Move Slow and Fix Things: Lessons Learned from Facebook Missteps

"Move Fast and Break Things," once Facebook's infamous mantra, referred to the company's emphasis on speed over perfection. The company was satisfied if new features on the platform were not perfect when rolled out, as long as they were created quickly.

But that was 2014. Since then, the company has taken a step back from iteration and is working harder to get things right the first time. Why? Ask Captain Hindsight and he'll give it to you straight: "You know what you should have done? Not that."

Although Move Fast and Break Things was meant to spark innovation, the company's well-publicized missteps that followed revealed the drawbacks of this particular way of thinking. While innovation is essential, it isn't everything. And, not all things can be haphazardly approached. Some things take time and a specific, proven, methodical process to succeed. Like design.

To create effective design, we need to slow down a bit, pay close attention to the little things, and focus on the end goal.

Making the World a Better Place

I break most things in my life, whether it be my phone screens or wind. It's usually just an annoyance. But sometimes it can be a big problem. Many of the things we use in our daily lives are not things we can afford to have break. If the new toy I just bought for my kitten gets shredded to pieces in ten seconds (this is a regular occurrence), it isn't a big deal. But, if my car's central computer turns into HAL 9000, then we're dealing with a much bigger issue.

As UX designers, we often work on critical applications and devices — products with no margin for error. It's simply unacceptable for a Class III medical device, for instance, to break or malfunction due to poor design considerations. This is why we don't design mission-critical devices in an afternoon (hopefully). Rather, we take adequate time to go through the process and thoughtfully address any unexpected problems that may arise.

This process works well for more than critical devices. The goal of UX design is to make products of every type function well for the user. This takes time. No, not excessive time. And not unnecessary time. I'm not talking about dragging our feet or slowing the product development process. I'm just saying we need to focus a little more on the end goal — a carefully envisioned, properly functioning product — than the speed of design.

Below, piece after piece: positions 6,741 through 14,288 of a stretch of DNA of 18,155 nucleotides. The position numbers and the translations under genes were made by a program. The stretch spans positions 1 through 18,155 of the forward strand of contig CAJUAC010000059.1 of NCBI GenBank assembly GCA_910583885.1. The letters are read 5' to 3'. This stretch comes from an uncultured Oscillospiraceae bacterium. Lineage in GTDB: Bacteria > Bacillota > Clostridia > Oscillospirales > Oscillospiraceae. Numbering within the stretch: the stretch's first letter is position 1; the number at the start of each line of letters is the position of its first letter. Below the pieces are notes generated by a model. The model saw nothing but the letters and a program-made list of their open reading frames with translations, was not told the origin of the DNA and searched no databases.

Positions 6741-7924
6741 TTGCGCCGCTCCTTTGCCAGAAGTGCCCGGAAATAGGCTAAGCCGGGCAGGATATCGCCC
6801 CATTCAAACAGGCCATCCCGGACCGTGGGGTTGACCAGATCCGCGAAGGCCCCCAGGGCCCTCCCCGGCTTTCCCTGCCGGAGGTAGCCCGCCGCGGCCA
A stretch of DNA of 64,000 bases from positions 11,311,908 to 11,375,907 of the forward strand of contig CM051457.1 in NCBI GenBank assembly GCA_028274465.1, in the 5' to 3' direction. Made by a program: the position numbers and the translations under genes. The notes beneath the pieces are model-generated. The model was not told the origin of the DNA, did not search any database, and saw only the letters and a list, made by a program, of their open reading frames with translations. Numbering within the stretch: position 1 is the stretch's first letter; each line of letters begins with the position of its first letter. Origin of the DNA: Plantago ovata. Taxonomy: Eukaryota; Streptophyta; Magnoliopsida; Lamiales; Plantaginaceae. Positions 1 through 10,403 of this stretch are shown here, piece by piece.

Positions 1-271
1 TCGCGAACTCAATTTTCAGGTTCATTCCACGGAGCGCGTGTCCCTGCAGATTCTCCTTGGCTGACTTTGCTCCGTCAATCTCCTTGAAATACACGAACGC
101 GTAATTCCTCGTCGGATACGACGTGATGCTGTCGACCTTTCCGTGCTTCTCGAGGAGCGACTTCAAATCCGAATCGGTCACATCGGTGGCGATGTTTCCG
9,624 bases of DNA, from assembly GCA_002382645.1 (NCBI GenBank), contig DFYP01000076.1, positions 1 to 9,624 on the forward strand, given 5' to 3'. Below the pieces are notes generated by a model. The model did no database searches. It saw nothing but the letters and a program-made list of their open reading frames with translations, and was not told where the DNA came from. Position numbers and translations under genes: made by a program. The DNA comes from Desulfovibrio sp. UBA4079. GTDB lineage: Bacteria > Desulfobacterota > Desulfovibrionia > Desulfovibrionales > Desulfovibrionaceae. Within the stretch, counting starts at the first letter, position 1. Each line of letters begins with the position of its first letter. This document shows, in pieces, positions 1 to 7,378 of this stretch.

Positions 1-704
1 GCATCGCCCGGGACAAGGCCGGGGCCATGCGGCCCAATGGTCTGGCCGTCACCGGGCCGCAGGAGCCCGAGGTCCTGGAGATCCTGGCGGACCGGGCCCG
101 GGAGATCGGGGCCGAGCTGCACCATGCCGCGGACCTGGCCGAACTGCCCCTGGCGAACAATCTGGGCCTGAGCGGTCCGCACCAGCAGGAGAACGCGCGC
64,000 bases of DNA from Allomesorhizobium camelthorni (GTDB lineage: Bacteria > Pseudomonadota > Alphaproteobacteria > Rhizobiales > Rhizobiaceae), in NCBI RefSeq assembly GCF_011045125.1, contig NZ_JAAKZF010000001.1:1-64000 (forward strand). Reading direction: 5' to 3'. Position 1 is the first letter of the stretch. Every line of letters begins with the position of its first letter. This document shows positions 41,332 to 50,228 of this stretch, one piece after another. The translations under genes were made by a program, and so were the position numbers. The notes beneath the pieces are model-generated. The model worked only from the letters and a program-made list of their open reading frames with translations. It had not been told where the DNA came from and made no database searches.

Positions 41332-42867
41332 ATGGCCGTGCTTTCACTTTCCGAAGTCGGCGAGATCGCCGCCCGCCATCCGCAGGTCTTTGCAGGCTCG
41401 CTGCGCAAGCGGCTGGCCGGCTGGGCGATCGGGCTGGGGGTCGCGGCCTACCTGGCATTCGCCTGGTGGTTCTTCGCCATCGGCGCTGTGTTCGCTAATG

Tabs Not Spaces

The most memorable moments of my childhood seem to always end with my parents saying "there is a right way and a wrong way to do things" before grounding me for a week. As much as it pains me to say it, they are right about that. Before we start projects at Boston UX, we get information on the hardware, sit down with our developers (who work right next to us), and find out the limitations of our project. This is before we ever start sketching a single line. I have seen far too many designers try to shave time by skipping this step, only to end up with something that can't be built.

A design that can't be implemented is, simply put, a bad design.

To me, this is the right way to do design. All things need to be considered in the early stages of the project to establish what you will be working with. Every aspect of the design needs to be thought out, from colors to type sizes to screen real estate to hardware. Many designers often think about why an element might be in a specific location, but they neglect to contemplate why it isn't in any other.

Like a chess Grandmaster, it is important to examine all possibilities before making a decision.

The end goal of every designer should be to create something that functions as well as it can. Because doing things quickly ;but getting them wrong (even a little wrong) can sometimes have tragic consequences, like in the case of medical devices, taking time to look at the details, making sure there are always fresh eyes on the project, and remembering our goal is the right way to do things.

To Recap

In a competitive field like design where every company is trying to estimate projects with fewer hours than their competitors, we need to remember that great, effective design takes time. Focusing simply on speed at the expense of quality and functionality in order to "innovate" is not necessarily the best way to do things.

Since I started as a designer a decade ago, design has grown increasingly complex, and it has morphed into a process for creating experiences that could literally be the difference between life and death. As designers, we have a moral responsibility not to go fast and break things but slow it down just a bit to focus on the smallest of details.

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